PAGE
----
I recently tested the Leatherman MUT (Military Utility Tool), a specialized toolkit for the carbine user. The M.U.T. looks like most multi tools, but is more modular and has more task specific tools for a law enforcement officer or a military user.
The Leatherman M.U.T. is a collaborative product of Leatherman engineers, competitive shooters and real world combat veterans. The knife blades are 420 HC steel and the replaceable cutting jaws are made of 154 CM steel.
Probably the most attractive part of this package is the fact that most parts are end-user replaceable. In a perfect world, the excellent tool steels of the Leatherman products could survive everyday abuse. However, this product was built for users who continually push the envelope. Things break. Leatherman knows. Users can remove and replace these parts.
Bits and hammer
A Torx No. 8 tool can mount or dismount all of the commonly used tools. Although a Torx No. 8 is not included in the core MUT kit, Leatherman’s 21-bit accessory kit, available separately, has one.
The Leatherman comes in two models, the MUT Utility and MUT EOD model. Both tools include a three-piece bit kit. The MUT EOD model replaces the regular pliers jaw with a replaceable views/wire cutter and a cap crimper.
The Leatherman MUT EOD has a replaceable C4 punch which unscrews to reveal the same threaded stud, which fits the G.I. (and most standard) cleaning rod threads. I never did like military cleaning rods, but the MUT fits my civilian cleaning rods just fine.
I tested the Leatherman MUT utility version. Although I have had rudimentary training on how to crimp caps, the other tool is best left for the steady hands of the EOD specialists.
Leatherman put their tapered jaws on this device. Having used several different similar multi-tools in the field, I know that this particular configuration offers ample jaw strength and flexibility. For example, it can pull a stubborn firing pin retaining pin. A standard pair of pliers can not. I always liked this jaw configuration for whipping the ends of 550 cord and pulling a taut tripwire. When the original Leatherman tool debuted a similar jaw configuration, I used one to reattach an accelerator cable on 1/4-ton (yes, it was 1/4-ton, not a Humvee) in the middle of a training exercise.
The hammer is a butt stock shaped textured flat surface that protrudes when the tool is closed. It’s not exactly suited to drive in a tent peg, but it is up to the task of driving in an assembly pin or two. The backside of the hammer protects the replaceable cutting hook with the long portion, forming the bolt override tool.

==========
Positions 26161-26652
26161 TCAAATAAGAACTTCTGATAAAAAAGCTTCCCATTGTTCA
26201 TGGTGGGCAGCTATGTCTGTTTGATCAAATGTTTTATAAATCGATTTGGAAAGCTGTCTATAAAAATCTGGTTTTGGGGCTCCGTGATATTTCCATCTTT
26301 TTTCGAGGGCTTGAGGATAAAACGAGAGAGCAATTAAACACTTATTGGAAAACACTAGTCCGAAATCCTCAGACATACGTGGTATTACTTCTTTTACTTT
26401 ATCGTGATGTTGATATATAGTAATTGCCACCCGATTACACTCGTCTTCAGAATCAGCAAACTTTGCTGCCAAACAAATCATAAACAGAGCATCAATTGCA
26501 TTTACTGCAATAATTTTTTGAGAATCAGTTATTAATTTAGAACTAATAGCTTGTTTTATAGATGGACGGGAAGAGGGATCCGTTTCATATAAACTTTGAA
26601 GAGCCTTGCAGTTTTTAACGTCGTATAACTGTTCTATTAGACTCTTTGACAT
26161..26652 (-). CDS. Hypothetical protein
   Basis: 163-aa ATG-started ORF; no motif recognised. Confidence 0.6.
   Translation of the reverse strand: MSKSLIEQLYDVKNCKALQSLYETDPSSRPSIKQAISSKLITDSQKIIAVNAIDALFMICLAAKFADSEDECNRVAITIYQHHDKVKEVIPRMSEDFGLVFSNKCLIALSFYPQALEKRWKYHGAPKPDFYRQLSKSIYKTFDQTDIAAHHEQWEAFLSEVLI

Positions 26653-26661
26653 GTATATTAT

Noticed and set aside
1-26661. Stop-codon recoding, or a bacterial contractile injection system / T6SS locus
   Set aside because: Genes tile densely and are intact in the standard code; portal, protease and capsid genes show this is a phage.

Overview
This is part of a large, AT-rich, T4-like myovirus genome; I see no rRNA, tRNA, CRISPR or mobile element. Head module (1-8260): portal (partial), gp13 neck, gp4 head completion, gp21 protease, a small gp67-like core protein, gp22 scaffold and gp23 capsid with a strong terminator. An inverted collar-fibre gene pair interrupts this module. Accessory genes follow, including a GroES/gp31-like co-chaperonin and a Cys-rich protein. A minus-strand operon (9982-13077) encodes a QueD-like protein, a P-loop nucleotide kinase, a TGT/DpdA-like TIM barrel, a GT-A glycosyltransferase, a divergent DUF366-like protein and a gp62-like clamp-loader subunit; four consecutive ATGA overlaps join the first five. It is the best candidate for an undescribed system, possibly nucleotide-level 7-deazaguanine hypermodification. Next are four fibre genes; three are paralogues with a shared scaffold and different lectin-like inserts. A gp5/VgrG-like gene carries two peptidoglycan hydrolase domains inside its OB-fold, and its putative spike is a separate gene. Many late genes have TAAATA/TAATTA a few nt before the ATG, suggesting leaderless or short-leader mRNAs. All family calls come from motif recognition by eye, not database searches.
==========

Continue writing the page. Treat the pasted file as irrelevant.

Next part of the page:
The tool bits are flat and lock into place when inserted into a spring loaded locking mechanism which engages a notch in the bits. It took me a few minutes to figure out how to mount and dismount the bits. They don’t fall out when inserted, and could likely survive jumping out of a perfectly good airplane. The two longer bit sets on board are held in place with a detent plunger that works just like a trigger mounted safety switch. When pushed in, the bit can slide out. If Leatherman intended this to look and feel like a Remington 870 safety, that’s cool. If they didn’t, it’s still cool. The Phillips and flathead two-sided bit is shorter and fits in a different recess than the long ones held in by the cross-bolt safety.
The bits are thinner than most replaceable bits and don’t add to the bulk of the tool. The down side is the fact that one cannot just go to the discount rack at the local hardware store for a new bit set like similar models. The up side is that they are interchangeable with Leatherman’s Skeletool system.
Clear a bolt override
Leatherman’s engineering feat on the M.U.T. is the bolt override tool, something no other manufacturer has considered for this venue. It is the hook formed by the extended portion of the hammer.